CMPD Capt. Mike Campagna faces Keith Lamont Scott protesters.
Mike Campagna had just popped some gum in his mouth Wednesday night when he heard his name rising above the din on Trade Street.
“Mike! Mike! Where’s Mike?”
The Charlotte-Mecklenburg Police major responded, and walked directly into a maelstrom.
Earlier in the day, District Attorney Andrew Murray had announced that the controversial police shooting of Keith Lamont Scott in September was legally justified. Scott’s death had set off two days of tense and occasionally violent demonstrations. As expected, Murray’s decision that his office would not bring charges brought a smaller delegation of protesters back to uptown.
Campagna, 46, returned with them. Two months ago, he earned grudging praise from some of the demonstrators for being one of the only police officers willing to engage the angry crowd.
Building on that experience, the Charlotte native and 24-year CMPD veteran has launched a new police approach to future public demonstrations. It’s called the “Constructive Conversation” unit.
On Wednesday night, Campagna was one of about 15 CMPD officers who waded into the public anger and distrust fueled by social media that has lingered in the city since Scott’s death. Some 50 officers have been hand-picked for the new unit. Their job is to engage protesters and build rapport one conversation at a time
Now the new unit was about to be street tested. Hearing his name called out, Campagna stepped into a horseshoe of protesters and the cross-hairs of their cell phone cameras.
The crowd, led by activist Ashley Williams, pummeled Campagna with questions about the Sept. 21 shooting death uptown of protester Justin Carr. Prosecutors have indicted a suspect in the killing; Williams, co-founder of Charlotte Uprising, and others still claim Carr’s death was caused by a rubber bullet fired by cops.
Williams dominated the exchange, her voice bullhorning allegations at the officer, from the absence of the bullet that allegedly killed Carr to the lack of gunpowder burns on Carr’s body. “You answer me NOW!” she shouted.
Campagna, who had been chewing his gum and nodding his head occasionally, tried to respond.
“You don’t have all the facts, and that’s OK,” he began.
The collective roar drowned him out. Williams’ voice rose again.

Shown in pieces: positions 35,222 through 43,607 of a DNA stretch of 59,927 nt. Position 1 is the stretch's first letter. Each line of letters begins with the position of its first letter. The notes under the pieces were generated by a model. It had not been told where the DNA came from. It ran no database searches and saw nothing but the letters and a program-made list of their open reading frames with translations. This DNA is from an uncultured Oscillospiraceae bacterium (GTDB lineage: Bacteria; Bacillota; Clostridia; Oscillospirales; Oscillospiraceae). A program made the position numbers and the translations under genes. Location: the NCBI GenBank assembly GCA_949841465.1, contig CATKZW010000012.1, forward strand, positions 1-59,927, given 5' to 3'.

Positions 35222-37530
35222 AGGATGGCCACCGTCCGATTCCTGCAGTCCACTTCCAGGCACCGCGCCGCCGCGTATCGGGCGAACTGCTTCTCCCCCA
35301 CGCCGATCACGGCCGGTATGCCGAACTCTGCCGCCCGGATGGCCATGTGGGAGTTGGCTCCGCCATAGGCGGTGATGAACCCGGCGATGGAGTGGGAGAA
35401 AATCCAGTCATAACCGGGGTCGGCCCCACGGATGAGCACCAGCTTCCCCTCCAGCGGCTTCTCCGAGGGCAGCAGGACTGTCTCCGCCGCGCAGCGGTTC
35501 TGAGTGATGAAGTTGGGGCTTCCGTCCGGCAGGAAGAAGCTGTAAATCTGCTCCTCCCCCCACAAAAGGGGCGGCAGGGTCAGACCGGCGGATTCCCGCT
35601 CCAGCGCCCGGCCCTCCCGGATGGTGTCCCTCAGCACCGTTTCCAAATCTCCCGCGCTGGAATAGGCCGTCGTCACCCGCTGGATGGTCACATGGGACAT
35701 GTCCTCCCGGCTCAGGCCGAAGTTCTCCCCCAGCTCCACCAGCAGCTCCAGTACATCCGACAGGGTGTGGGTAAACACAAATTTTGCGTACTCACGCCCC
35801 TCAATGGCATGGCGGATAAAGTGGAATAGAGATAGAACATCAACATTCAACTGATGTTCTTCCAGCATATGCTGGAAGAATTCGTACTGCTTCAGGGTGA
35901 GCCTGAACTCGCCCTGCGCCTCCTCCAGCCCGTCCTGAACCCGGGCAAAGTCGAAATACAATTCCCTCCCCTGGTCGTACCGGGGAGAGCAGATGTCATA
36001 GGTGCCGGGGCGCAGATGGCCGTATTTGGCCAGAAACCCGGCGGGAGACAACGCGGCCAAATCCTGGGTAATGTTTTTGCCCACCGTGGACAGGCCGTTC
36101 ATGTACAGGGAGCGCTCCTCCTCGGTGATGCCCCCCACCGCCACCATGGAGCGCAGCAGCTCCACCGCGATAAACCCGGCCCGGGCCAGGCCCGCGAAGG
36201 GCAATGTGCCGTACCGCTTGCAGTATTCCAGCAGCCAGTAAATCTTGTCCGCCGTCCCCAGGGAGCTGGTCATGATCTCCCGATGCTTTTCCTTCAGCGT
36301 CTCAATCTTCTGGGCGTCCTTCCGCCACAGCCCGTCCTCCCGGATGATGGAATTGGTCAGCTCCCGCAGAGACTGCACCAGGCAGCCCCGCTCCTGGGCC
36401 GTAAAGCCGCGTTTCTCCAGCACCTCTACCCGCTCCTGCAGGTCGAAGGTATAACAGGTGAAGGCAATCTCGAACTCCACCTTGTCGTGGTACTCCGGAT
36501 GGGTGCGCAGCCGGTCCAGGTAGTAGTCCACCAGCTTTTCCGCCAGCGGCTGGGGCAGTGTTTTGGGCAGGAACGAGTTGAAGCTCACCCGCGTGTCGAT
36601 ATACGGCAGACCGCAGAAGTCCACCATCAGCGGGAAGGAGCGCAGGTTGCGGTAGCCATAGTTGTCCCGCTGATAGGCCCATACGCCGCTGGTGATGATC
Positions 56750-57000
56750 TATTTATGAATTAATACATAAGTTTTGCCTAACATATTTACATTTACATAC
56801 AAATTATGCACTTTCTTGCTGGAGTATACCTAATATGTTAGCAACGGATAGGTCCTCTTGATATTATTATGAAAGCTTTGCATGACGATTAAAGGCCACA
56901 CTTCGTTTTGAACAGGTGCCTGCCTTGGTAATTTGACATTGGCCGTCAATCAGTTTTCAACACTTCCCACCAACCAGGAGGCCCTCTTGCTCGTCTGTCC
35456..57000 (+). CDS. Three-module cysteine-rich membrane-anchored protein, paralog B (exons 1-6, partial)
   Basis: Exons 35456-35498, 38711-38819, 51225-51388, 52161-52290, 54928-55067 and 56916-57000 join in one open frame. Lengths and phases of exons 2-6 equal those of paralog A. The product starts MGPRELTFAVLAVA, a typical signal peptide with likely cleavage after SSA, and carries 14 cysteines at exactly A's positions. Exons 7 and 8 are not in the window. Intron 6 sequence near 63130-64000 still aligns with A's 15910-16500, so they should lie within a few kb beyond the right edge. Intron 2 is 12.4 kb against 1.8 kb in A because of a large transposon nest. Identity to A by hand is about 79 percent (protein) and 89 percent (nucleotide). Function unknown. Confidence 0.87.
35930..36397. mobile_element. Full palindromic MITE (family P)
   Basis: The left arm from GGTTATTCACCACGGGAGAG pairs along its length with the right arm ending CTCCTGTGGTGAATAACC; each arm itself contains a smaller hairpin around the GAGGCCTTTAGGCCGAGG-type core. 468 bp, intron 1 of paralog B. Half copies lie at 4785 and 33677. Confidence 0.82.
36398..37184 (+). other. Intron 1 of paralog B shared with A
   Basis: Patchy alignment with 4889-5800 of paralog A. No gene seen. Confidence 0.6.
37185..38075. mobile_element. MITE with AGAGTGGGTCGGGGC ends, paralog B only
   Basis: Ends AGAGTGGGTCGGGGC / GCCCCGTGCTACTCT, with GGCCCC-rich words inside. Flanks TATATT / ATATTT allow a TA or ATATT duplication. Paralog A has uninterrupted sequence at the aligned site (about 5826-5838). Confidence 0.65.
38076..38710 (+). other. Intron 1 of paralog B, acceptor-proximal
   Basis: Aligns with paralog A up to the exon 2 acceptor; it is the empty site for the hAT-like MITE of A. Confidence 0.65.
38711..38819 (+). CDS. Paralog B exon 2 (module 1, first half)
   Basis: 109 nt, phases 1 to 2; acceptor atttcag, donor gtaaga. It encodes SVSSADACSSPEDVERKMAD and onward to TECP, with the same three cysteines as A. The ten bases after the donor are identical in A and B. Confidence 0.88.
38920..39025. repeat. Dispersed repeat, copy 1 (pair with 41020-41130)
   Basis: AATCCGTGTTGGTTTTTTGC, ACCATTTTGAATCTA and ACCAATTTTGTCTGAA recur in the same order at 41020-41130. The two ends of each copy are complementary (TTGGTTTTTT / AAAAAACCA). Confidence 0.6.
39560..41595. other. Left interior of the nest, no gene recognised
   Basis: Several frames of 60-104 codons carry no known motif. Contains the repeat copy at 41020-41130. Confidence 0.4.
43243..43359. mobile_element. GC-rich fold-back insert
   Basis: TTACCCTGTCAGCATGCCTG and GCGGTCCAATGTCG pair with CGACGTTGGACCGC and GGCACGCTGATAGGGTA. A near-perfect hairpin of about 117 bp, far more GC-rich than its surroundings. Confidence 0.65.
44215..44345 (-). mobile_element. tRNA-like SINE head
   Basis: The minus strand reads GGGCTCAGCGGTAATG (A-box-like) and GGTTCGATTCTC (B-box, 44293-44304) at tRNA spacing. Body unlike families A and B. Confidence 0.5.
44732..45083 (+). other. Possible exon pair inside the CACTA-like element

“F--- you,” she told Campagna. “You’re a liar.”
The confrontation burned across social media. A photograph showing Campagna facing the crowd appeared on the website of the New York Times.
Two days later, the major watched an Observer video of the moment with little reaction. Asked to critique his handling of the encounter, he started with the gum. He hates how it makes him look. And then there’s his answer – he’d like to have it back.
“I would not say, ‘You don’t have the facts,’ ” he began. “But that is a factual statement. They don’t have the facts in the Justin Carr case.”
Campagna, however, is well aware that police now operate in an environment where facts often clash.
“Sometimes you get a question but you come to see that they don’t want an answer,” he said. “And if you try to answer, there’s nothing you can say.”
“Sometimes, you have to set the facts aside and deal with the emotion, figure out what people are feeling and why.”
Eventually, he said, the conversation has to swing back to the facts, if any can be agreed upon.
Here are two key ones from his perspective: Police weren’t using rubber bullets the night that Carr was killed, he said; even if they had, a rubber bullet could not have caused the damage detailed in Carr’s autopsy.
Campagna has personal experience in standing alone before a hostile crowd, speaking what he believes to be the truth. CMPD has some 1,800 employees. Inside the department, few are more controversial than Campagna.
In 2013, Randall “Wes” Kerrick became the first Charlotte police officer in more than three decades charged over an on-duty shooting. At Kerrick’s 2015 trial, Campagna, one of CMPD’s experts in the use of lethal force, became the only department member to testify that Kerrick committed a crime.
Kerrick was justified in pulling his gun against the approaching and unarmed Jonathan Ferrell, he said, but Kerrick had used excessive force in opening fire.
Kerrick’s attorneys put other CMPD personnel on the stand to point out contradictions in how the department’s officers had been trained to use their weapons. They portrayed Campagna as nitpicking the life-and-death decisions of a fellow officer.